Adam Smith"tms Wealth of Nations examines the consequences of economic freedom. This book covers many different concepts such as the role of self-interest, the division of labour, the function of markets, and the implications of a laissez-faire economy. The essential message of the book was that man"tms self-interest would promote the economic well being of all. Smith explained his theory of self-interest in the Wealth of Nations by stating, "every man as long as he does not violate the laws of justice is left perfectly free to pursue his own interest his own way, and bring both his industry and his capital into competition with those of any other man or order of men" (Smith 93). Smith claimed that the keys to wealth are productive men, productive stock, and productive land. He also believed that the wealth of a nation consists in the well being of the mass of ordinary citizens. "Smith tried to convince people that the wealth of a nation would be promoted with vastly greater effectiveness by the obvious and simple system of natural liberty than by national planning of the mercantilist sort" (Smith 391).
"He stated that the role of government is to protect the land from f
Smith addresses the issue of education throughout his book and states "the difference of natural talents in different men is, in reality, much less than we are aware of, and the very different genius which appears to distinguish men of different professions, when grown up to maturity, is not upon many occasions so much the cause, as the effect of the division of labour. The difference between the most dissimilar characters, between a philosopher and a common street porter, for example, seems to arise not so much from nature, as from habit, custom, and education. When they come into the world, and for the first six or eight years of their existence, they were, perhaps, very much alike, and neither their parents nor play-fellows could perceive any remarkable difference. About that age, or soon after, they come to be employed in very different occupations" (Smith 431).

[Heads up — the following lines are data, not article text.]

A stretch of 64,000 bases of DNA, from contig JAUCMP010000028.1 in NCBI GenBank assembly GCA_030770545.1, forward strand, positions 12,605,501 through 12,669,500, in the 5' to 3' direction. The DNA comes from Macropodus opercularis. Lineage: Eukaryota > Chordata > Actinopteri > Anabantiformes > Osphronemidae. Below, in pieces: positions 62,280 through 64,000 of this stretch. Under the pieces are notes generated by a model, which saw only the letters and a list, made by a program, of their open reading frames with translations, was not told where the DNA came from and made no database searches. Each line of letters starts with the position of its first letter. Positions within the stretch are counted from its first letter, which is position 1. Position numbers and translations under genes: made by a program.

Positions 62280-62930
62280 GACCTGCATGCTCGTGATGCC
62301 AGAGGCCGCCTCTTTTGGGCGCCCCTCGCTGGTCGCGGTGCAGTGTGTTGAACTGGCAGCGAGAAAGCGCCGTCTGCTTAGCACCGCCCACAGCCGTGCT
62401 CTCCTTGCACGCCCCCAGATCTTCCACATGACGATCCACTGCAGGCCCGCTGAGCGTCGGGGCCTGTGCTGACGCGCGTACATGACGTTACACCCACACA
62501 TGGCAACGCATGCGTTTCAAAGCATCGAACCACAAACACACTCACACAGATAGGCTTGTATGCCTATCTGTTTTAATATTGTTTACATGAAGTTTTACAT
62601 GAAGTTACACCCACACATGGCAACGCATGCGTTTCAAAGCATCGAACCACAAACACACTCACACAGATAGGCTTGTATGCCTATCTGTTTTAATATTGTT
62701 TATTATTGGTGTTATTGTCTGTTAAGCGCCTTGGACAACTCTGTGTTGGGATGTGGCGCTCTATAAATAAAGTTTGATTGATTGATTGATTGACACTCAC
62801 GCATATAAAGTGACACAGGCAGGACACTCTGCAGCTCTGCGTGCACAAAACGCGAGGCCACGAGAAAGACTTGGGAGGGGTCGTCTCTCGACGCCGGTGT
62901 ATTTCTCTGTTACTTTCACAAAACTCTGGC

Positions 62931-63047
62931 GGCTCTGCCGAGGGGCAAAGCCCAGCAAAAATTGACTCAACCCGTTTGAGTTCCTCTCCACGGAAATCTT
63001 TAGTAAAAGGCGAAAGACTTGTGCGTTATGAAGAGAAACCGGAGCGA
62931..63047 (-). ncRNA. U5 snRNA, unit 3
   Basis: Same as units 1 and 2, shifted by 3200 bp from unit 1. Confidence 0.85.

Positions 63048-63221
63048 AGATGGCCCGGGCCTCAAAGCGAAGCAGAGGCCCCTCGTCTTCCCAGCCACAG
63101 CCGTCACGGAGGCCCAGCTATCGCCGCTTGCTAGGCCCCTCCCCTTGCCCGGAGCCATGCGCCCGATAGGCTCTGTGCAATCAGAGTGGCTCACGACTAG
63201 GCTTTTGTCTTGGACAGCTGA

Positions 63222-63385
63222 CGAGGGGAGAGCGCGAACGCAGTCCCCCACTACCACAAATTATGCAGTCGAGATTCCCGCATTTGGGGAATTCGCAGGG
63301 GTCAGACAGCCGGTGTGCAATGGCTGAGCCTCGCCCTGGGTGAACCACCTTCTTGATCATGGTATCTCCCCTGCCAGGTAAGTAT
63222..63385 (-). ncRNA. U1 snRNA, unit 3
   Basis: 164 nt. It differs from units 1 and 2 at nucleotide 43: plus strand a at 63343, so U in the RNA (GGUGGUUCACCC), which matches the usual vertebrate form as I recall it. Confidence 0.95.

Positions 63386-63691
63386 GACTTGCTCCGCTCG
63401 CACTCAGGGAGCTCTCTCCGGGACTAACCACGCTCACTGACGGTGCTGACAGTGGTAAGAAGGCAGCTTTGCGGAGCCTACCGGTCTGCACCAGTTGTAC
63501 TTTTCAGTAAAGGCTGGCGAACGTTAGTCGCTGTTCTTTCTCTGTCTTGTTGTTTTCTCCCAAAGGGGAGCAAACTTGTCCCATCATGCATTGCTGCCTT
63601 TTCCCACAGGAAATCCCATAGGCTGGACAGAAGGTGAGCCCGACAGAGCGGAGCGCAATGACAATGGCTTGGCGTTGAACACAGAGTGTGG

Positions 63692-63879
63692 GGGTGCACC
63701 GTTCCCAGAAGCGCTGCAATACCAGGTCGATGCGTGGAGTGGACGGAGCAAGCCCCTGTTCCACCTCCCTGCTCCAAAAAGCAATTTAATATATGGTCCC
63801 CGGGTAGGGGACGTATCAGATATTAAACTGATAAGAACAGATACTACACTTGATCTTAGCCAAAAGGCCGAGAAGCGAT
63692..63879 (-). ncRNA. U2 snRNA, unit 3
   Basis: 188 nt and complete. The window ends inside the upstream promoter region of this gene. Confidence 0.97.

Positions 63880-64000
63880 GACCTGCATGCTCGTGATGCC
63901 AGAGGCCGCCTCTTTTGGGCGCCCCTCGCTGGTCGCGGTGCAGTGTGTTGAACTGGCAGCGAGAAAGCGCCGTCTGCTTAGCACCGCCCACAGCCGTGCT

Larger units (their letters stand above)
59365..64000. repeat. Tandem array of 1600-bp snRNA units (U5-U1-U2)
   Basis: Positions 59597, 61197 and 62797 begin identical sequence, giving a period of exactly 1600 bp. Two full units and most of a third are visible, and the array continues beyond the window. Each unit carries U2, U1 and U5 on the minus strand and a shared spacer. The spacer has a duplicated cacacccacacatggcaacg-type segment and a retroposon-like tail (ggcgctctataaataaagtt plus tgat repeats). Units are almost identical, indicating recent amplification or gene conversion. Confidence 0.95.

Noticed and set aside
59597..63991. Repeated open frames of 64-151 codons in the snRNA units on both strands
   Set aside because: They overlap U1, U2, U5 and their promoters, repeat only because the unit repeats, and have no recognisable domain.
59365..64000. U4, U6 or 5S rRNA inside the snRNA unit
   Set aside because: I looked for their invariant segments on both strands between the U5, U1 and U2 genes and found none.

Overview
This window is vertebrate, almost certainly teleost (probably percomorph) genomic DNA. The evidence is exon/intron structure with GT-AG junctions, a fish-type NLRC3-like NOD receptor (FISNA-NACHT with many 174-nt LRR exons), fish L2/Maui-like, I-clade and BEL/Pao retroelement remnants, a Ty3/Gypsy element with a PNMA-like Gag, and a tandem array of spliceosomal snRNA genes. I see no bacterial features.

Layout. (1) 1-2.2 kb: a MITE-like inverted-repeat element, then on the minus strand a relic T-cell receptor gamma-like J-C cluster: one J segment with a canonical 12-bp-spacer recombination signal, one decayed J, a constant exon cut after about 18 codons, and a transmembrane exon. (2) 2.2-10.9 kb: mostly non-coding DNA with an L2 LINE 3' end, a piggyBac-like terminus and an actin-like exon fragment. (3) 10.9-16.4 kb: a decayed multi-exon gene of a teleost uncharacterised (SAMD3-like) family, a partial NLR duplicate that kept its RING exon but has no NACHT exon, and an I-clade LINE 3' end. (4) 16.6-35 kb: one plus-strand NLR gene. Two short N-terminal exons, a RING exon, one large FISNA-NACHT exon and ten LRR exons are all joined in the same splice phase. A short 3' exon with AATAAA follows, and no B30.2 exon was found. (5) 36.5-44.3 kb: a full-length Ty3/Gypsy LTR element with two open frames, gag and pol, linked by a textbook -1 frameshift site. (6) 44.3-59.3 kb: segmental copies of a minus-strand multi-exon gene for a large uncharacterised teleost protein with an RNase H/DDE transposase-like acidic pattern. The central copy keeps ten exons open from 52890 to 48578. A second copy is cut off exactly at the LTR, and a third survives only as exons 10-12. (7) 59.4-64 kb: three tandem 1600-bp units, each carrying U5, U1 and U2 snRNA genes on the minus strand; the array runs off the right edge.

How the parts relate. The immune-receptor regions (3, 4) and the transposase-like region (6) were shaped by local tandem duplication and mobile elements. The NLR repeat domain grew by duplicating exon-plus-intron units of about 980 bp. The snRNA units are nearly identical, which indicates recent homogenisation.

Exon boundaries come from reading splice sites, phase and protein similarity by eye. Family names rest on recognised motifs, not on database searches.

In the Wealth of Nations, Smith addresses who constitutes the wealth of nations and who does not contribute to the wealth of nations. Those who constitute to the wealth of nations include the capitalist, the merchant, the entrepreneur, or master manufacturer. Smith states, "He it is whose enterprise maintains colonies in Virginia and Maryland and whose individual energies epitomize the competitive drive which is the key to general character of modern commercial society" (Smith 20). Those who do not contribute to the wealth of nations include unproductive laborers, Smith says, "they number among them some both of the gravest and most important, some of the most frivolous professions: actors, musicians, politicians, poets, and even economists. Their work is service oriented and concerned with representation of material society at ideological level" (Smith 24). Women labour is not seen in Smithsonian economics, Smith is a narrowly male model of production and consumption. This concept of male-only labour is so different from today"tms reality where women labour is an important and determinant factor in the well being of the economy of both the developed as well as the developing countries.
In Wealth of Nations Smith tries to explain why people have such a weakness for the spirit of system and he says that, "the spirit of system is represented to them in all the most dazzling colors in which the eloquence of their leader could paint it. Those leaders themselves may have meant nothing but their own aggrandizement, become, many of them in time, the dupes of their own sophistry, and are as eager for this great reformation as the weakest of their followers"(Smith 320).
Smith dedicates an entire chapter in Wealth of Nations to explain how when a country is prospering, the real price of manufactured commodities tend to fall. He explains this by stating, "What the improvement and advancement of a country always does is to diminish gradually the real price of almost all manufactures. Through better machinery and greater skill, a much smaller quantity of labor goes into a particular product. Consequently, the real price of labor should rise considerably, yet the smaller quantity necessary will generally much more than compensate for the higher wage rate. But in all cases in which the real price of the material does not rise at all, that of the manufacture commodity sinks very considerably"(Smith 149). He tries to explain this by giving an example of a watch, which is now cheaper than they once were. This is because there has been a great improvement in machines that make the products and also in the manufacturer"tms methods. Distinctly, clothing is not much cheaper than it used be because of variations in the quality of wool being used. For example, fine cloth is less than a third of the price charged in 1487, while coarse cloth is also cheaper but by not as greatly a margin. The manufacture of coarse cloth used to be a very crude task, but now thanks to the invention of spinning, weaving, and the introduction of new machinery has reduced the cost of bringing cloth